Russia is promoting natural gas to Southeast Asia as an ‘eco-friendly’ fuel

The world’s second largest gas producer is heavily marketing the fossil fuel as a clean alternative to coal to meet Southeast Asia’s growing energy needs — just as the significance of natural gas as a bridge fuel is called into question.

Alexey Kulapin, director general, Russia Energy Agency
Alexey Kulapin, director general of the Russia Energy Agency, said on a webinar on Thursday that Russia has extensive experience in supplying remote areas, such as Southeast Asia's archipelagic regions. He said natural gas was the "cleanest, most economically feasible" energy source for the fast-growing region.

Russia is promoting natural gas as an “eco-friendly” energy source for Southeast Asia. 

In a webinar held on Thursday (15 July) by the Moscow-headquartered Russia-Asean Business Council and the Russian Energy Agency, speakers representing Russia said the fossil fuel was the cleanest and cheapest way for the Association of Southeast Asian Nations (Asean) to shift to away from polluting coal and diesel to a low-carbon economy.

In the virtual dialogue titled ‘Promoting use of natural gas as ecological friendly fuel in Asean’, the director general of the Russia Energy Agency, Alexey Kulapin, said natural gas has been called upon as “the world’s transition fuel” and is a “cost efficient, low-carbon” solution for the regional bloc to meet its energy demands, which are expected to rebound as the region recovers from the Covid-19 pandemic.

Russia is the world’s second biggest natural gas producer, and has been forging closer strategic ties with Asean in recent months amid tension between the United States and China, Asean’s traditional trade partners. Kulapin said that Russia could cooperate with Asean in areas such as financing, manufacturing, distribution and engineering.

Natural gas is second only to renewable energy as Southeast Asia’s fastest growing fuel source, growing at 3.8 per cent per year, according to the Economic Research Institute for Asean and East Asia (ERIA), and is a potential growth market for Russia as the appeal of gas as a transition fuel is called into question elsewhere.

The pandemic has put a dent in energy demand growth forecasts in key markets such as the United States, China, Europe, South Korea, and Japan, and a raft of climate policies that favour green energy have narrowed natural gas’ position as a bridge fuel, experts say.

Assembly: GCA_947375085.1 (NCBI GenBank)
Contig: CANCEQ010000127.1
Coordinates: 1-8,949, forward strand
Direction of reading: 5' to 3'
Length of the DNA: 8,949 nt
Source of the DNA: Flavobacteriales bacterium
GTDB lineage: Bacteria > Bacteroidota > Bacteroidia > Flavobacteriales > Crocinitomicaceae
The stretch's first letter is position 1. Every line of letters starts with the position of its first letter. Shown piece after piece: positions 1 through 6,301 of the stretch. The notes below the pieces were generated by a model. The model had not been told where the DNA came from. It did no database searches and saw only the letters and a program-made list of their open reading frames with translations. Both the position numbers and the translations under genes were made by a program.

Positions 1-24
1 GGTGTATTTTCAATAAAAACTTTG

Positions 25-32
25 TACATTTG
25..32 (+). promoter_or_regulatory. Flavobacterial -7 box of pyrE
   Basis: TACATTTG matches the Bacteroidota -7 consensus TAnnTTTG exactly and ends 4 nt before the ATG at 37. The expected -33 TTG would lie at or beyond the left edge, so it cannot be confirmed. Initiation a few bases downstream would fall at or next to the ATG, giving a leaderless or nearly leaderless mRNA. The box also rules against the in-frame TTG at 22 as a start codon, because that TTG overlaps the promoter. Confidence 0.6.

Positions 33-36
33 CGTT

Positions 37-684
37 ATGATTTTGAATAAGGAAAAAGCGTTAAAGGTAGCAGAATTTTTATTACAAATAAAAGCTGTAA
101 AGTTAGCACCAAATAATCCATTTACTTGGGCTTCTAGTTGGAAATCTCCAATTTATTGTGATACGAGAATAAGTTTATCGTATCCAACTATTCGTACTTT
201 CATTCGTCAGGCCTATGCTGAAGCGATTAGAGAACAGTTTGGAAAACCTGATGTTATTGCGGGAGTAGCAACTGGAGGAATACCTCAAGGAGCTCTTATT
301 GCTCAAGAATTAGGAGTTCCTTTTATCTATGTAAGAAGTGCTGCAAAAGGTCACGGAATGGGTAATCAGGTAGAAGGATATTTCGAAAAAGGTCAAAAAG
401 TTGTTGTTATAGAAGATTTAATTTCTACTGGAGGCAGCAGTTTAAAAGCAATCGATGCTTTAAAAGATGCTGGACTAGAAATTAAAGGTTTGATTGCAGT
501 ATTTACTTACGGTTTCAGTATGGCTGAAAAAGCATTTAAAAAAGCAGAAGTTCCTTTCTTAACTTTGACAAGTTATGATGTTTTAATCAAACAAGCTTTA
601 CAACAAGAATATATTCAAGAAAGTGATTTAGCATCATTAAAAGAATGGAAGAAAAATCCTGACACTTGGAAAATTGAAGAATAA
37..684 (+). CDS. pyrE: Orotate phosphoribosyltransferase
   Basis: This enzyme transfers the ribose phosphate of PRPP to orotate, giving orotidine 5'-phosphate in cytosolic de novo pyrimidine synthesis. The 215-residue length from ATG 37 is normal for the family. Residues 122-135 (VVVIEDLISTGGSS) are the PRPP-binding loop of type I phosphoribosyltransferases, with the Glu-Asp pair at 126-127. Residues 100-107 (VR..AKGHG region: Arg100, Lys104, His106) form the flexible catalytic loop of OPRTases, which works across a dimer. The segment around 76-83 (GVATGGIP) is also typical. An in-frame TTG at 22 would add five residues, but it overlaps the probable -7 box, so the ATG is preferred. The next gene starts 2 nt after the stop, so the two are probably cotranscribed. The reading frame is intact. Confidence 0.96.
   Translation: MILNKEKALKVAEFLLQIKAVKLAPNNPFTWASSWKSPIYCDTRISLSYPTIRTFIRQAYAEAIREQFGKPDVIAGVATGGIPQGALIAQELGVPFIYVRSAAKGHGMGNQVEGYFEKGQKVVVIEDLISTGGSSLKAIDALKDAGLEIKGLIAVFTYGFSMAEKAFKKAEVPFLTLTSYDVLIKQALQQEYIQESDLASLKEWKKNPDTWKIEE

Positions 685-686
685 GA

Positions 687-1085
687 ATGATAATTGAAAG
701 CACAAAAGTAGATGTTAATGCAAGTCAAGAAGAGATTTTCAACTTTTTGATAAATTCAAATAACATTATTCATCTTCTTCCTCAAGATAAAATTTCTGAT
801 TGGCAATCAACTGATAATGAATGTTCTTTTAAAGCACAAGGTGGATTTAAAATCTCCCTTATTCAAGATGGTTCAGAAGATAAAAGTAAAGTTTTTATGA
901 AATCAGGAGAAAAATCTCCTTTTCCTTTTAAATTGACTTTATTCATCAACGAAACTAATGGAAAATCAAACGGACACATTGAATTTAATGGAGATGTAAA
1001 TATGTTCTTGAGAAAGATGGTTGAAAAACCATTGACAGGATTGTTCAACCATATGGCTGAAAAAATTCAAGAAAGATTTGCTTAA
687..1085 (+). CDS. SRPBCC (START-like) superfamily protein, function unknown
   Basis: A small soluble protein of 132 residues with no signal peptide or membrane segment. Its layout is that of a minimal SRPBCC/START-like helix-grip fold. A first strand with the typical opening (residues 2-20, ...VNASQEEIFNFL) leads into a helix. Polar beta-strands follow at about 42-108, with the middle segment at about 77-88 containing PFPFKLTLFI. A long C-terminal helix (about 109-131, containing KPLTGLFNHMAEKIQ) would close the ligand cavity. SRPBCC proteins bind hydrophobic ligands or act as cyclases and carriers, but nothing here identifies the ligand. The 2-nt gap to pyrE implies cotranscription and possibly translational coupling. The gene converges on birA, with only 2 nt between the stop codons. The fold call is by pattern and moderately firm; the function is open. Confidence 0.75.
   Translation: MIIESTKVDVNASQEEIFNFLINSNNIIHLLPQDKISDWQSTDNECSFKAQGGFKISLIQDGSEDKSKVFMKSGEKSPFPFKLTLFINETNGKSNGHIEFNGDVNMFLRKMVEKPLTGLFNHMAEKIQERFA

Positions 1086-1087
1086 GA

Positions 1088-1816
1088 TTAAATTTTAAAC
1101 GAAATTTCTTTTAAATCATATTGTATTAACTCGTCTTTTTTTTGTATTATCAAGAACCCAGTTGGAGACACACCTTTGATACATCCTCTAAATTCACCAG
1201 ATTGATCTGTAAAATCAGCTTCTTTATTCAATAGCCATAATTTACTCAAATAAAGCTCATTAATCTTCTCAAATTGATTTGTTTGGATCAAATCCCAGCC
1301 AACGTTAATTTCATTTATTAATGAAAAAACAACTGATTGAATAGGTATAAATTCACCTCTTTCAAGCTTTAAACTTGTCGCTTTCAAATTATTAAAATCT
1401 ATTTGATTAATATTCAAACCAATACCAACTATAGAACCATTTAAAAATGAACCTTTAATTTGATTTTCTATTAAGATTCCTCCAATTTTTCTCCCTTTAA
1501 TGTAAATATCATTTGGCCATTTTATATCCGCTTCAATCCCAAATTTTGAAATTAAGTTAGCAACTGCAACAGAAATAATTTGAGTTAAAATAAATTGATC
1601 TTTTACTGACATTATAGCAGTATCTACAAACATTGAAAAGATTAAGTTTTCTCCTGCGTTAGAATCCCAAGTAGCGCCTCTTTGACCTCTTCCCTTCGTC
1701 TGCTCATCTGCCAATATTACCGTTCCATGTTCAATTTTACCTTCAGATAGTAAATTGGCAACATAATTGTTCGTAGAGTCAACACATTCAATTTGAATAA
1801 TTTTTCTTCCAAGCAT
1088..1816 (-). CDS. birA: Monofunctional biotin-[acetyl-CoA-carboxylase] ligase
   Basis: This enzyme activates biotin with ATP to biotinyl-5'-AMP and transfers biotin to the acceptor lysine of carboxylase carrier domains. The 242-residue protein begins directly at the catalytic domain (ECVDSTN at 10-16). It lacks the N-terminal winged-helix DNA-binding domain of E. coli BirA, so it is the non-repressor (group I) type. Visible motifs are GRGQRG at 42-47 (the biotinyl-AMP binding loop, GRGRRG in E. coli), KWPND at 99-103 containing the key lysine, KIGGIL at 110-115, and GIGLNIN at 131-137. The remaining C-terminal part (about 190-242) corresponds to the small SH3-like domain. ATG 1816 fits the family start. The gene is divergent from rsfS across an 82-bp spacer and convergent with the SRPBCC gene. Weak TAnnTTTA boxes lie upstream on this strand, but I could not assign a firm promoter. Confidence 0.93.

We believe that promoting natural gas as an ecologically friendly fuel could strengthen the existing potential [for cooperation] among our countries.

Ivan Polyakov, chairman, Russia-ASEAN Business Council

But in Southeast Asia, natural gas is primed for growth in a region that is still dominated by coal, a fuel that generates double the emissions of gas, commented Beni Suryadi, manager of power, fossil fuel, alternative energy and storage at Asean Centre for Energy, a Jakarta-based energy think tank. While coal is still likely to be Southeast Asia’s major fuel source by 2040, natural gas is “less exposed to carbon policy risks”, he said on the webinar.

Even the region’s big coal-producing countries are responding to international pressure to squeeze coal out of the energy mix, because of the fuel’s inherent climate risks. Indonesia plans to ban new coal development by 2023, and the Philipppines announced a coal moratorium late last year. Meanwhile, gas is a stable presence in the region; Brunei, Singapore and Thailand use natural gas for almost all of their energy, and the fuel is growing in the energy mix in Malaysia, Indonesia and Vietnam.

Sergey Tulinov, economic affairs officer, energy division, for United Nations Economic and Social Commission for Asia and the Pacific (UNESCAP), said on the webinar that gas could hasten the phase-out of coal, which he called “the most polluting fossil fuel”, and support the development of renewables.

“For some Asean countries, switching from coal to renewables is not feasible currently. Gas is the ideal transition fuel to supply enough energy for power generation to support renewable energy,” he said.

He added that natural gas could play a “substantive” role in achieving all three targets in Sustainable Development Goal 7 — affordable, reliable, sustainable and modern energy.

But speakers pointed to challenges for natural gas adoption in Asean, such as price volatilty and supply.

Ho Quang Trung, director of the Asean Secretariat, said he had hopes for the trans-Asean gas pipeline (TAGP) in connecting the region to a stable gas supply, although experts have said that the faster build-out of LNG import terminals is draining the relevance of a pipeline that was conceived of in the 1980s.

Trung said that Asean “values cooperation” with Russia on future energy projects, which could include using small-scale liquid natural gas (LNG) to power remote islands that currently rely on diesel. Other proposed uses were in cooking as a cleaner alternative to traditional wood stoves, in compressed form for transport, feedstock for fertilisers and pharmaceuticals, and in support of the emerging hydrogen fuel sector.

Globally, gas demand dipped in 2020, and is projected to recover and rebound this year, driven by demand in India, China and also Southeast Asia, according to International Energy Agency (IEA) data.

But roadblocks lie ahead, even in Southeast Asia, because of the inherent climate risk of extracting, transporting and burning natural gas, which is prone to leaks of methane, a greenhouse gas 100 times more powerful than carbon dioxide.

Asian Development Bank recently issued a draft energy policy pledging to stop financing any natural gas field exploration to support the low-carbon transition in the region. The IEA projected in its recent roadmap for reaching net-zero emissions by 2050, gas consumption will be 55 per cent lower than it is today.

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